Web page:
Synology DS1821+ NAS Review
Even to the most casual follower of network-attached storage, 2020 has been a fantastically truncated year of new hardware releases. Perhaps it is because the supply chain has been so fragmented worldwide, with people adjusting to new working practices, or perhaps it is simply the brand readjusting their release strategies in line with how companies have adapted to this new way of working. Regardless of what it is, we have seen the usually predictable pattern of hardware releases from brands like Synology be utterly thrown out the window. Into this wonderfully eclectic range of releases, we find the brand new 8-bay NAS solution for small and medium business hit the market, the DS1821+ Diskstation solution. This desktop NAS is geared towards prosumers looking to take advantage of the Synology Diskstation Manager (DSM) software, as well as working from a more flexible and adaptive hardware platform. Finding a place in the storage portfolio between the DS1621+ and DS1621xs+, this system arrives with all of the hardware benefits of the former but allows the user to save money and add flexibility over the latter. Arriving 2 years after its predecessor, the DS1819+, this system arrives with a newer CPU, better memory options, dedicated caching and scalability of its expandability in a number of key ways. But with other network hardware improving drastically in those 2 years and the demands from even mid-range businesses growing considerably, is this new Synology NAS a big enough jump to warrant your money? Does the Synology DS1821+ deserve your data? Let’s find out.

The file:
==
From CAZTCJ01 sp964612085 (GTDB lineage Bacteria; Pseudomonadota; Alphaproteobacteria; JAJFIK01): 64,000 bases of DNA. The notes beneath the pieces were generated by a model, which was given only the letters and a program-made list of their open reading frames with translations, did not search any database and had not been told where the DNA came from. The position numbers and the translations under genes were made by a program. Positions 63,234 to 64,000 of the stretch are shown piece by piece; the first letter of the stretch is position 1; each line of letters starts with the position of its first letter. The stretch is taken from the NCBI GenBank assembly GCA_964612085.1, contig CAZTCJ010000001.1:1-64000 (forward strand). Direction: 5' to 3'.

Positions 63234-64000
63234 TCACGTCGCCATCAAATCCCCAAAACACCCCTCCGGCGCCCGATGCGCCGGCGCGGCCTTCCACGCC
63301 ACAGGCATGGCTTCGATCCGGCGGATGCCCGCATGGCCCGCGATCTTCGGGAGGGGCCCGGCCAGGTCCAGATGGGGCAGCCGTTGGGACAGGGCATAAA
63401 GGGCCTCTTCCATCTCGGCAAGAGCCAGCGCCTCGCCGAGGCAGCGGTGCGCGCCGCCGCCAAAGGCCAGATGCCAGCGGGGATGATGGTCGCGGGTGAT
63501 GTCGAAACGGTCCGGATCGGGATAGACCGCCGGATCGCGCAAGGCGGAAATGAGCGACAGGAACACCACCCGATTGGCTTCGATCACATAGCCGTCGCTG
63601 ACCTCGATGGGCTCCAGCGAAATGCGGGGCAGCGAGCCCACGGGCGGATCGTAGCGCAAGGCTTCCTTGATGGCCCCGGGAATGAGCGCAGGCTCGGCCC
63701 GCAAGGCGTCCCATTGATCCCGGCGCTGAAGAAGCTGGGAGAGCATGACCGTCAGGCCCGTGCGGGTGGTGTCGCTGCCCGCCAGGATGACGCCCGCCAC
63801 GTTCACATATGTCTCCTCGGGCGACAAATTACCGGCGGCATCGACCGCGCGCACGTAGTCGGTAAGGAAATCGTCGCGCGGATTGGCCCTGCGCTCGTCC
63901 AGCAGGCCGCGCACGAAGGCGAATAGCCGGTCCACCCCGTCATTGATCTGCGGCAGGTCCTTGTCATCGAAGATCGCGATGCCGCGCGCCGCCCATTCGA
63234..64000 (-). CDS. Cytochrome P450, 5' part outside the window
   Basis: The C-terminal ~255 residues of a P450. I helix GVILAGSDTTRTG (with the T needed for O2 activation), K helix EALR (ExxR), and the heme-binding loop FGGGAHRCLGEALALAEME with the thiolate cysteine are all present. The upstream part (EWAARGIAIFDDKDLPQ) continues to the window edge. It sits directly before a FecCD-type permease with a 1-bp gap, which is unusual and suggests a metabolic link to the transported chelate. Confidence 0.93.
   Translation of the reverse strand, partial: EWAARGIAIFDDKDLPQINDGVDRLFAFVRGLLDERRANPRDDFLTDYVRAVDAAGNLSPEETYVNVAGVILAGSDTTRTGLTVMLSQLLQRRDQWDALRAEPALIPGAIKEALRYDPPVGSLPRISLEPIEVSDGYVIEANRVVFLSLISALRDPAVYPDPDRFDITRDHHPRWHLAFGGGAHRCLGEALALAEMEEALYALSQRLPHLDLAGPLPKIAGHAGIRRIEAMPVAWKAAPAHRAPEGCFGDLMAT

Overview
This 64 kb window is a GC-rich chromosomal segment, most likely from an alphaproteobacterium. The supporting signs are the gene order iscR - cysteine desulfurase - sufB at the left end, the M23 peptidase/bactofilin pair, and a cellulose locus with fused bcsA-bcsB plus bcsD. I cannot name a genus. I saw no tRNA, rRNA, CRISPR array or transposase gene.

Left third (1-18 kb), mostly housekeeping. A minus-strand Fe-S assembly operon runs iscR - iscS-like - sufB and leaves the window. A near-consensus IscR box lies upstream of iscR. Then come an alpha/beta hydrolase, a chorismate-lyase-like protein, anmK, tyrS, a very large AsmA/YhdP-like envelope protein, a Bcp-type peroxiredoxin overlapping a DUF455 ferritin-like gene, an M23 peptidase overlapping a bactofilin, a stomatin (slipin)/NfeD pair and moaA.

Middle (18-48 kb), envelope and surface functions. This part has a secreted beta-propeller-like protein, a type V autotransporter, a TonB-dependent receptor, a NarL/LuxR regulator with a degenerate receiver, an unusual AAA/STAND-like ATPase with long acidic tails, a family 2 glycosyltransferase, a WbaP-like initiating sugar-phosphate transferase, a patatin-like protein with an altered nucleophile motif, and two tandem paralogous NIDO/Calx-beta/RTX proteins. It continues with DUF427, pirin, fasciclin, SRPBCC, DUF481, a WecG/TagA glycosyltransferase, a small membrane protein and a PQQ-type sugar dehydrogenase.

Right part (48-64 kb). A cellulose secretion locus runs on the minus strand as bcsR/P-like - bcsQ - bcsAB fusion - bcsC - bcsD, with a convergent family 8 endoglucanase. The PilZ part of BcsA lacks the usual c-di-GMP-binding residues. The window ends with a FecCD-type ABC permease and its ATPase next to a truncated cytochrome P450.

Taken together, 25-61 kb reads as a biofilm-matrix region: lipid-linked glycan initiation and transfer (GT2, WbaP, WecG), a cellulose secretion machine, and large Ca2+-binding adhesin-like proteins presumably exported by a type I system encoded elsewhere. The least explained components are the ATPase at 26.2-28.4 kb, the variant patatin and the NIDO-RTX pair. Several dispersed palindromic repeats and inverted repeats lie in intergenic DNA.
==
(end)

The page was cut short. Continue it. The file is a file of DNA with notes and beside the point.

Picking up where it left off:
Synology DS1821+ NAS Review – Quick Conclusion
I have always been a long-term fan of the Synology brand as a whole, applauding their recent moves towards Ryzen processors and range-wide adoption of dedicated M2 NVMe cache bays. However, the Synology DS1821+, much like the DS1621+, is a giant leap in many ways and the smallest of stumbles in others. The switch from Atom to Ryzen embedded processor needs to be recognised for both the big jump it is from a brand that typically errs on the side of caution in hardware. Likewise, the inclusion of ECC memory, massive potential-filled PCIe expandability at PCIe 3 x8 and support of popular services like Synology Hybrid RAID (SHR) are certainly a plus. But many buyers will be put off by the continued adoption of 1Gbe as standard and the limitation of those NVMe bays to caching ONLY and not raw storage pools. With a price tag without storage media at around £1,000 (give or take), this is a big ask to pay for something that has lucrative software potential but arguably lesser hardware potential. In short, I do really like the Synology DS1821+ NAS, I just don’t know how long I could be in love with it long-term, as the rest of my network hardware environment embraces faster connectivity.
|Synology DS1821+ PROS||Synology DS1821+ CONS|
Synology DS1821+ NAS Review – Packaging
Once again, I am about to talk about cardboard boxes, but the complete package of the DS1821+ serves as part of why Synology is seemingly the ‘Apple’ of NAS. Arriving in the oh so familiar packaging that most Synology NAS systems come with, the DS1821+ NAS it is pretty well protected and pleasantly presented. As this is an eight-bay solution, it moves away from the home user market towards the business bracket quite swiftly and the retail packaging indicates as much.